But life goes on (for our hero, if not Eddie), and soon Carlton meets Tony, and he finds the true spark of kindred spirits. But there is a shadow: just as Batman had Robin, so Tony was a ward, Craig. And Craig was a thorn in Carlton’s flesh. This love too was doomed when Tony and Craig, along with their pal Pat, had their faces removed by some very persistent gunmen one fateful night in 1995. For Tony is Tony Tucker, and we have arrived at the Main Event: the rise and fall of those pesky Rettendon Rascals. But alas Leach has nothing to actually say about the story. We see Tate, Tucker and Rolfe beat people up, then get killed. Leach is nowhere to be seen for long stretches, except to turn up every now and again and be wise whilst Tucker is stupid. So Leach takes a back seat for the Essex Boy half of the film (not literally obviously otherwise he would have had his head shot to pieces – a fate which the camera lingers lovingly over when examining the corpses of the other victims). (Indeed the film stages the murders repeatedly and in gleeful detail – one wonders how Leach felt seeing his soul-mate have his face blasted to pieces over and over again.) The effect is of someone telling you their story, then breaking off to tell us something more interesting which he happened to know about because he was in the same room some of the time.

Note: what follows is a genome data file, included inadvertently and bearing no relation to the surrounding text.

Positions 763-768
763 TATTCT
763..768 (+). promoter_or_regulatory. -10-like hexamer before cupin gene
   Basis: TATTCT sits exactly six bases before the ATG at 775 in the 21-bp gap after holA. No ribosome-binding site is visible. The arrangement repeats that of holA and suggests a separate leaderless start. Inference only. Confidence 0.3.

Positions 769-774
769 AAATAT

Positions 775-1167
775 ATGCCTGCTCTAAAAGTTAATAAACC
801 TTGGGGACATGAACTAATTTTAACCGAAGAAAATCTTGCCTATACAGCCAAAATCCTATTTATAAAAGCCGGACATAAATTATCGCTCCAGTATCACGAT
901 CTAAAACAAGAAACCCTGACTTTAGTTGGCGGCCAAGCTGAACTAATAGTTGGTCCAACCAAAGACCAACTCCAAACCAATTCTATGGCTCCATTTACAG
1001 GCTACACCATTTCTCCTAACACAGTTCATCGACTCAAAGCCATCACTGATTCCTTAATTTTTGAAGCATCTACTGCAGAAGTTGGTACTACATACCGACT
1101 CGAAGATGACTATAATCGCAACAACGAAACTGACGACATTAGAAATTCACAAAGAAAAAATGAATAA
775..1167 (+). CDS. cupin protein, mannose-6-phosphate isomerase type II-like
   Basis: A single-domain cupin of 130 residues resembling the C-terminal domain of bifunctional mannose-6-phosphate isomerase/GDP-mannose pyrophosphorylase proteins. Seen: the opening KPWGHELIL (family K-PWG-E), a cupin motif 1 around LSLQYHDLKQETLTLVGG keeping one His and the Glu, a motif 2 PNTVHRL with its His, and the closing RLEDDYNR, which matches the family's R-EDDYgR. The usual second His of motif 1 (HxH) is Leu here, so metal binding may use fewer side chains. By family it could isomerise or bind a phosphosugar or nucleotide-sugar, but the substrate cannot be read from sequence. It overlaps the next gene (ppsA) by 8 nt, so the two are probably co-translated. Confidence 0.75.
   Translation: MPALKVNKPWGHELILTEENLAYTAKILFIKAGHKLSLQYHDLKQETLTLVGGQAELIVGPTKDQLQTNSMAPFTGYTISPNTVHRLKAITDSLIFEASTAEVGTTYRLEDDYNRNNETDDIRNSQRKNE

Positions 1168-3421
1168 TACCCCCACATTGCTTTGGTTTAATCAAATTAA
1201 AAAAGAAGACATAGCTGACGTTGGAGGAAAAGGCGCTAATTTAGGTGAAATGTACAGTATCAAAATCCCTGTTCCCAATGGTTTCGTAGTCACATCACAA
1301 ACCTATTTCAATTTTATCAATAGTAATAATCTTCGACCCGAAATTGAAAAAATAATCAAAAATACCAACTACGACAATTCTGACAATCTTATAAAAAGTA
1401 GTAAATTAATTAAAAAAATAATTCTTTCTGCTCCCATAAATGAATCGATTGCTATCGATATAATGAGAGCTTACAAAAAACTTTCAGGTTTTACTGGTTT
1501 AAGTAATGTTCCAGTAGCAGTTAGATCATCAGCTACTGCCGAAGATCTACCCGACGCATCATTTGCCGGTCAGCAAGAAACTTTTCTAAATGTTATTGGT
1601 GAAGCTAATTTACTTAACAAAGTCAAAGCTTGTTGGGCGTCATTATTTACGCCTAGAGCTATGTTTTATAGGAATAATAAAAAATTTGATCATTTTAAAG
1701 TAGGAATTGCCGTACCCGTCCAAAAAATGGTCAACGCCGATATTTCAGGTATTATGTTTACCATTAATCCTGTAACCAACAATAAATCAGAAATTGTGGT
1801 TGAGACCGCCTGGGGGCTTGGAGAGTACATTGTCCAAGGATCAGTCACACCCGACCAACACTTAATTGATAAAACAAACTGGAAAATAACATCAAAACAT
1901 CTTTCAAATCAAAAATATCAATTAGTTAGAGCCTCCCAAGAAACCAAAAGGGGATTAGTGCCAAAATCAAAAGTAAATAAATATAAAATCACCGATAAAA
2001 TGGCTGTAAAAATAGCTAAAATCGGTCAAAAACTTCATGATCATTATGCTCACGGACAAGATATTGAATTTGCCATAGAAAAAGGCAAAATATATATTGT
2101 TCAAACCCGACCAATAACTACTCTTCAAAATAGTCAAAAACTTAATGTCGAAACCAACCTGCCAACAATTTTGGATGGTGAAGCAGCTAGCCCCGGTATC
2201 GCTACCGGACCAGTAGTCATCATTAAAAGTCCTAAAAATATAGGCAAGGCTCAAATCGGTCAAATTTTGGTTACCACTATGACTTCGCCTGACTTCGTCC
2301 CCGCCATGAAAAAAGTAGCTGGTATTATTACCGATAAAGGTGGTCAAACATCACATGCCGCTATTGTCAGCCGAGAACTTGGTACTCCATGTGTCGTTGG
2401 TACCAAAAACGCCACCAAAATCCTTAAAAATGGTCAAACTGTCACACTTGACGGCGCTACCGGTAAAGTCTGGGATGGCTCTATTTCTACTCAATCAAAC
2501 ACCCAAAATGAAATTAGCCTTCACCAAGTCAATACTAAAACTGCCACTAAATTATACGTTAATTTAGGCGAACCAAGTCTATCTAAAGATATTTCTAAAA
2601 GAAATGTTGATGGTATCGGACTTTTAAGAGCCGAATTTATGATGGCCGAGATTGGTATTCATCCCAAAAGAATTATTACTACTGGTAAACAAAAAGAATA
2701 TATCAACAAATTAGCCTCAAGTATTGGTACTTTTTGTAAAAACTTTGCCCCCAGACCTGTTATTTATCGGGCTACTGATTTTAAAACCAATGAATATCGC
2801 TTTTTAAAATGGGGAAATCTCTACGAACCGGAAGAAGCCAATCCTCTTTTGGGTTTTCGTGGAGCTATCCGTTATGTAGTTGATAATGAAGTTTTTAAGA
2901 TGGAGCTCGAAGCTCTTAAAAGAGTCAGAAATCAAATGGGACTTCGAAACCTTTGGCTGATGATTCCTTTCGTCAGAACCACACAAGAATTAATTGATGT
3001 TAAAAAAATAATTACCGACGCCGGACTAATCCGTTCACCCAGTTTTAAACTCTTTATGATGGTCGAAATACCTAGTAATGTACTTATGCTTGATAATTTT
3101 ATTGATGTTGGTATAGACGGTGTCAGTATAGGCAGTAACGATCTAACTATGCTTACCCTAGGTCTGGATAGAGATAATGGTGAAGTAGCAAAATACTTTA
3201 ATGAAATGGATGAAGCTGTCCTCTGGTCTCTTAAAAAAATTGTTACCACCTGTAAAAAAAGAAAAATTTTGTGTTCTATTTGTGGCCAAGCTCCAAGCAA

Leach, as well as the fawning film-makers who seem to regard him as a reliable guide, is unable to say anything interesting about this sorry shower of silly-billies. The actors succeed to some extent. Wig aside, this is Terry Stone’s best attempt at Tucker: here is an actor who really knows all the expressive properties of swear-words. Craig Fairbrass puts his monolithic mien to good use, and even achieves a change of visual expression from time to time. Roland Manookian is the only actor to make anything interesting of Craig Rolfe, a dopey dopehead with unexpected reserves of casual malignance. The curse of Mickey Steele strikes Billy Murray. He’s hardly in the film and uses his posh voice – never a good thing. This is Kierston Wareing’s first of three goes at Mrs Tate (whose name changes from film to film). Although a tiny role, she plays the character as less of a damsel in distress, though really she’s only here to look pensive and attend to Tate’s phallic requirements.